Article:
Mastering the Art of Spontaneous Speaking

by Andrea Pacini

Andrea, Phil and Matt Abrahams

We recently hosted a special event with Matt Abrahams, a well-known Stanford lecturer and the author of ‘Think Faster, Talk Smarter,’ as our special guest. The focus was on spontaneous speaking, an essential skill for effective communication today. Over 180 people signed up for the event, getting a chance to ask Matt their questions directly.

Here’s a quick overview of the main topics we covered during our chat.

How did you get into spontaneous speaking?

I got a head start in speaking spontaneously because of my last name, “Abrahams,” which often put me first in line in class. This meant I had to speak up a lot and early on, which sparked my interest in how to communicate well on the spot.

What’s your take on not being perfect when speaking?

It’s more about connecting with your audience than being perfect. Don’t stress about getting every word right. Instead, focus on the message you want to share. Remember, “good enough is great.”

Any advice on preparing to speak spontaneously?

Yes, even though it sounds counterintuitive, you can prepare for off-the-cuff speaking. It’s not about memorising but having key points and examples ready in your mind. Think of it like ingredients in a kitchen that you can use to whip up a meal when needed.

What’s the best way to deal with mistakes when you’re talking?

Think “next play” like in sports. If you mess up, don’t sweat it. Just keep going. If you get stuck, you can repeat what you just said or try saying it differently. The main thing is not to let a slip-up stop you in your tracks.

What if someone asks me something I don’t know the answer to?

Just be honest and say you don’t know, but tell them you’ll find out and get back to them. This keeps your trustworthiness intact and shows you’re committed to giving them the right info. Remember, it’s okay not to have all the answers.

How important is having a structure when you’re speaking off the cuff, and do you have tips for organising thoughts quickly?

Having a clear structure is super helpful. It keeps your thoughts organised and makes it easier for others to follow what you’re saying. A simple framework I like is “What, So What, Now What.” Start with “What” to lay out the facts, “So What” to talk about why it matters, and “Now What” to suggest what should happen next. This approach works in lots of situations, whether you’re answering questions, giving updates or sharing feedback.

What if I forget what to say?

If your mind goes blank, try repeating your last point or use a distraction like asking the audience a question. This gives you a moment to gather your thoughts and keep going.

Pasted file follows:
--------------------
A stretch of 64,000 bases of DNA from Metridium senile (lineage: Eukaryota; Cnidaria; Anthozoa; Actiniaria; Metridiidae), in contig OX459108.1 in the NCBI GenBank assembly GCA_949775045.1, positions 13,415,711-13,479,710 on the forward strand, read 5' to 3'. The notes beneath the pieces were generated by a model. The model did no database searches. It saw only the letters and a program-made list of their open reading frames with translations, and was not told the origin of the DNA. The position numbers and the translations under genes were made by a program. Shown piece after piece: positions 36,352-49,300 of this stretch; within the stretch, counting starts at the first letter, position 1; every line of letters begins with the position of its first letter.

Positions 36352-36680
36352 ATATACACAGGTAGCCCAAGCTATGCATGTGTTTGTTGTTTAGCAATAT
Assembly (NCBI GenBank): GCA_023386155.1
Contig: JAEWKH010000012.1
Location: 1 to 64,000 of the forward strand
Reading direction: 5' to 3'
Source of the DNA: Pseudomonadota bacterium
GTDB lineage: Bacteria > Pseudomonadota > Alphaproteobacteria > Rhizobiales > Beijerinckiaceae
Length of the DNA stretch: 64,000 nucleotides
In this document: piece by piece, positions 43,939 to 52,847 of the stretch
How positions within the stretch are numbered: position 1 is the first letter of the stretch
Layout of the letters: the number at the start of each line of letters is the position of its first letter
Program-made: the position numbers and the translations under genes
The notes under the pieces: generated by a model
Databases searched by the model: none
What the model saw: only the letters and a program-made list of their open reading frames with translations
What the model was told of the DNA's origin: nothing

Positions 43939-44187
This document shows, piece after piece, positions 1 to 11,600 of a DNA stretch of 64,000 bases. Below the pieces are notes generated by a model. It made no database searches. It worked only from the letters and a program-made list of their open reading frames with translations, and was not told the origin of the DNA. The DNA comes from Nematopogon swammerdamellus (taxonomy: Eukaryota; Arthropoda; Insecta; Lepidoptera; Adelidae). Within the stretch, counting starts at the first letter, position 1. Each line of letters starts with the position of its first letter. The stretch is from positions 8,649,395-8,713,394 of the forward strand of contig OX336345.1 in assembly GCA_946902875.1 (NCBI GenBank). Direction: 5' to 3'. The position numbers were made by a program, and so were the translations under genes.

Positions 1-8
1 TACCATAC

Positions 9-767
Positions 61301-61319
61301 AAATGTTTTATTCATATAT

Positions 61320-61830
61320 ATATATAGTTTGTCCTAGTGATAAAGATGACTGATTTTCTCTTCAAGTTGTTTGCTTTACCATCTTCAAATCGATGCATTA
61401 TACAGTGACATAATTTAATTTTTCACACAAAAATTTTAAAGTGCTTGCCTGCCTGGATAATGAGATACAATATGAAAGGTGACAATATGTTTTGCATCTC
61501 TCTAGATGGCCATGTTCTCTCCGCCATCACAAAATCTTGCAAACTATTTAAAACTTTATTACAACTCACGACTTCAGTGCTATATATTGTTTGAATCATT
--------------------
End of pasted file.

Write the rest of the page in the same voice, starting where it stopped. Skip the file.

How can I insert my point in a fast-paced meeting discussion? 

Use smart tricks like paraphrasing someone’s point, asking a relevant question, or expressing how you feel about the topic. This opens up space for your ideas smoothly.

Can you share tips on managing strong feelings while speaking?

Absolutely. Practise speaking in similar emotional states to what you expect in the real situation. This helps you manage your emotions better when it really counts.

What if anxiety gets the better of me while I’m speaking?

Remember, feeling nervous is normal. Try calming techniques like deep breathing. Engaging the audience with something like a video clip can also help shift your focus and ease the nerves.

How can I get better at speaking on the fly?

Practice is key. Put yourself in low-stakes situations where you can practise speaking without much pressure. Over time, this builds your confidence and skill.

Any advice for those speaking in a second language?

Focus on getting your message across rather than sounding perfect. Using repetition creatively can help clarify your points. And remember, it’s okay to have an accent; just start your introductions with something other than your name to give listeners a chance to adjust.

Is there anything important we haven’t talked about yet regarding spontaneous speaking?

Yes, listening is crucial. Paying close attention to what’s being said helps you respond more effectively. Don’t just wait for your turn to speak but really understand the conversation.

If you’re interested in getting more insights from Matt Abrahams on improving your spontaneous speaking skills, make sure to check out the event recording below. This is a great resource to help you speak more clearly and confidently on the fly.

Want to learn more?